5. If you don't have a smartphone, try letterboxing. It's a LOT more old-school than geocaching, and so a lot of letterboxes have gone dormant, but many are still around, and there are still some good communities for it. Additionally, it's still a Girl Scout Brownie badge, so if there's a Brownie troop near you, then kids are for sure letterboxing!
  6. If it's possible to bring a dog, then bring a dog!

Now, here are some geocaching activities that the kids and I are still hoping to try!

  1. We've never geocached while we've traveled before. Most of our upcoming road trip will be just me and the girls, and I'm hoping that we'll find plenty of free time to try geocaching. Perhaps on the nights when we get to our motel at a reasonable time, we can have an after-dinner adventure!
  2. Travel bugs aren't super spendy, but the cost adds up, especially when most of them get absconded with by some scrub out on their third ever cache. I LOVE the idea of making our own homemade travel bugs with codes that we didn't have to pay for.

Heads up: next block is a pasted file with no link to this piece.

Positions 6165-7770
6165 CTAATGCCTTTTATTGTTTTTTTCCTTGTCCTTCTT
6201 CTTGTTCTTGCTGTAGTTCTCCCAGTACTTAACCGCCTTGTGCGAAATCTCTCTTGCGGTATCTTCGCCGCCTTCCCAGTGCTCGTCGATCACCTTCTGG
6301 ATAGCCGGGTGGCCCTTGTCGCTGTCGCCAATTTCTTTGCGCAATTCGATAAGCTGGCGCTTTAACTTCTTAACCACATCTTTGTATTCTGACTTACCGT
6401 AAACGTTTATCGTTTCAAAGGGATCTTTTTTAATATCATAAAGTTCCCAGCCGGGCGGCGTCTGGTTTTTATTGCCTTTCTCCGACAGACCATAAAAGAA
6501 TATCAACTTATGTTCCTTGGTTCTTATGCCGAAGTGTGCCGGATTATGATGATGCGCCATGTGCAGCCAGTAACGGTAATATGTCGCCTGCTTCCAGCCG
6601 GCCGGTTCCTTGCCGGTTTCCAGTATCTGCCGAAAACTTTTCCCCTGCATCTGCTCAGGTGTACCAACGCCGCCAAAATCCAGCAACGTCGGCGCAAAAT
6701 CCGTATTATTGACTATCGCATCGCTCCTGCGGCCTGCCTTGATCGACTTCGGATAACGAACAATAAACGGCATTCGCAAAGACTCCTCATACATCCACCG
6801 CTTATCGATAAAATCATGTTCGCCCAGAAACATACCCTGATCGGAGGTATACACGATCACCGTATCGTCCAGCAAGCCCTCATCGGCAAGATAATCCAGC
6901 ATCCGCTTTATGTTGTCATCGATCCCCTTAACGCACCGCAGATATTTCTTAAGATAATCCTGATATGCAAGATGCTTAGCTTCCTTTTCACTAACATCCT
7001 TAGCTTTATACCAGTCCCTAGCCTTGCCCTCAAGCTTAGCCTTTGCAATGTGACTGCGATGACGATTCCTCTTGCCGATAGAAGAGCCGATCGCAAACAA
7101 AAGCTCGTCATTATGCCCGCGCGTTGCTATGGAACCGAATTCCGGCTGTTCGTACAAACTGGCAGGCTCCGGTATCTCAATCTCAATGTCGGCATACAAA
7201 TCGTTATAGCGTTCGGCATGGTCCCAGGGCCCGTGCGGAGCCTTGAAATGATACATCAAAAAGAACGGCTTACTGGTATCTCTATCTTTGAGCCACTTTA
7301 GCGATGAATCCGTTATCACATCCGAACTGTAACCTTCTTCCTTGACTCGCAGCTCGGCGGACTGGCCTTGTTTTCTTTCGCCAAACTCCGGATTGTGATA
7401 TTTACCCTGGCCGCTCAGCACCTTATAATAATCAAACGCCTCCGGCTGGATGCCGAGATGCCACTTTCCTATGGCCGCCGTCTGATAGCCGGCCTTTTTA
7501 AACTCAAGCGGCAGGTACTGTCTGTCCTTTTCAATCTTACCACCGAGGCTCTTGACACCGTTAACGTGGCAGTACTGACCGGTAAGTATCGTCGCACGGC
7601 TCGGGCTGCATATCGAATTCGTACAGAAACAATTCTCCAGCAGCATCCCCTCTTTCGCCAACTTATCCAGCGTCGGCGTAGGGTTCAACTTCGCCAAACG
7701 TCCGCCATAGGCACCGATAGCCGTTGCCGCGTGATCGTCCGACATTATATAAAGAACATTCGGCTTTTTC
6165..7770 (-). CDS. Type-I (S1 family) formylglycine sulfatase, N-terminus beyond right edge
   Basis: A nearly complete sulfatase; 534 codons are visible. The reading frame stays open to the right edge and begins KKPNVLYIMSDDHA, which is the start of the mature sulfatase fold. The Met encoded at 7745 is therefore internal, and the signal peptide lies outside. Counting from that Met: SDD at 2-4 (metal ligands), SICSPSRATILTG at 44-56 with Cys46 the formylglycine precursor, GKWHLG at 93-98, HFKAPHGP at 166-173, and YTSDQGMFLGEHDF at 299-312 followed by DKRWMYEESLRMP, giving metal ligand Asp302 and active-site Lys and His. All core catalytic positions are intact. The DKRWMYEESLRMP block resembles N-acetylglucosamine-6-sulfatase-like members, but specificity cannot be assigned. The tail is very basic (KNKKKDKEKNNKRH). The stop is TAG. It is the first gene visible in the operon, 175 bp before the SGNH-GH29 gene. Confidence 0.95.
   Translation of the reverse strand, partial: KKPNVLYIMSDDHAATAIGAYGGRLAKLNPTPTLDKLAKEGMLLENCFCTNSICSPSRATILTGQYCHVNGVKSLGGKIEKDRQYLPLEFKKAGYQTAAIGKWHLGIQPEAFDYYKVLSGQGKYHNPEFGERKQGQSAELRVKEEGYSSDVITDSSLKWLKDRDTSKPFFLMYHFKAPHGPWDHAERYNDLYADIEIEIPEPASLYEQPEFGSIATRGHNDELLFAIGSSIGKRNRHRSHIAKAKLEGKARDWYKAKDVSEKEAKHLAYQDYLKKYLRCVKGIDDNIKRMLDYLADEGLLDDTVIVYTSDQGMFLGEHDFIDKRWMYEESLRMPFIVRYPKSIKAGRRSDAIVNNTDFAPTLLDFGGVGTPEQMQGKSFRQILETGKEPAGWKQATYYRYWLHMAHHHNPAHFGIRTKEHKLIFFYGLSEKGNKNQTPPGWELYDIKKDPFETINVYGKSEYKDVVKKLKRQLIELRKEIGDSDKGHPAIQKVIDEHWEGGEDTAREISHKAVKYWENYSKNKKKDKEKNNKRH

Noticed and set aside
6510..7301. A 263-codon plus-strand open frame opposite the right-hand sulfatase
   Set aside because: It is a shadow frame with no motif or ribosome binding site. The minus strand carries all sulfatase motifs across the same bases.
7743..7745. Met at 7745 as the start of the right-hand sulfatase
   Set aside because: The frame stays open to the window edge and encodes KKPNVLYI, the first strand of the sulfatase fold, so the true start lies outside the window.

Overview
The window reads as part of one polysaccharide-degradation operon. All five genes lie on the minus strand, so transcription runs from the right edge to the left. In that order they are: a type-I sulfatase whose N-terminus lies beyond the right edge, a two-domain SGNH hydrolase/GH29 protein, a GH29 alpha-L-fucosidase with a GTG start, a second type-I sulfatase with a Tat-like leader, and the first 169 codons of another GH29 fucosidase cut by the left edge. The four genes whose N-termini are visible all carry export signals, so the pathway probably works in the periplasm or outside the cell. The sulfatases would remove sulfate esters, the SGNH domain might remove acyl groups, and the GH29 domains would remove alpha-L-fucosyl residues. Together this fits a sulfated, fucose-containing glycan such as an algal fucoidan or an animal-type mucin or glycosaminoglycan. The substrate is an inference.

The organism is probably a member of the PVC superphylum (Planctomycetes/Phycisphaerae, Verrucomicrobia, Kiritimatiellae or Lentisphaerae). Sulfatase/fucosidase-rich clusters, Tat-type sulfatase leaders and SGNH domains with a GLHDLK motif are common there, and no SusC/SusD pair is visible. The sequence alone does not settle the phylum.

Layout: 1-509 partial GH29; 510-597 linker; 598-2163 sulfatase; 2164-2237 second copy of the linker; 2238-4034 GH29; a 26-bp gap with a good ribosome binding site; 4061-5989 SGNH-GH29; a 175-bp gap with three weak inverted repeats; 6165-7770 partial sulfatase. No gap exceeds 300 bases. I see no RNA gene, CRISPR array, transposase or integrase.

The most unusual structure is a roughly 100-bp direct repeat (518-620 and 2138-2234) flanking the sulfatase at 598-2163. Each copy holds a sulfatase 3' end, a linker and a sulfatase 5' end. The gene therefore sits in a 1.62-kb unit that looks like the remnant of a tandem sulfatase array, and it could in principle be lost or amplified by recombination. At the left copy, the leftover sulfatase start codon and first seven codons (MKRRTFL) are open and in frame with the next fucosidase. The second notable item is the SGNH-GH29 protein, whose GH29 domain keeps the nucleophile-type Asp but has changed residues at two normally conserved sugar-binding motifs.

3. When we find a swag cache, I let each kid who has something to put in also take something out, which means that the kids are gradually collecting lots of little trinkets and treasures. Honestly, the only thing that makes those objects NOT crap is the fact that they were found in a geocache, so wouldn't it be cute to make the kids each one of these geocaching shadow boxes to store their swag and get it out of my way?
I'm going to swing for the year's premium membership to the geocaching app, which means that we'll be out and about geocaching even more, and I think I'm more excited about it than the kids. If you've got more good tips or know of any super geocaches in Nova Scotia or on Prince Edward Island, let me know. I'd freak out if I found an Anne of Green Gables-themed geocache!!!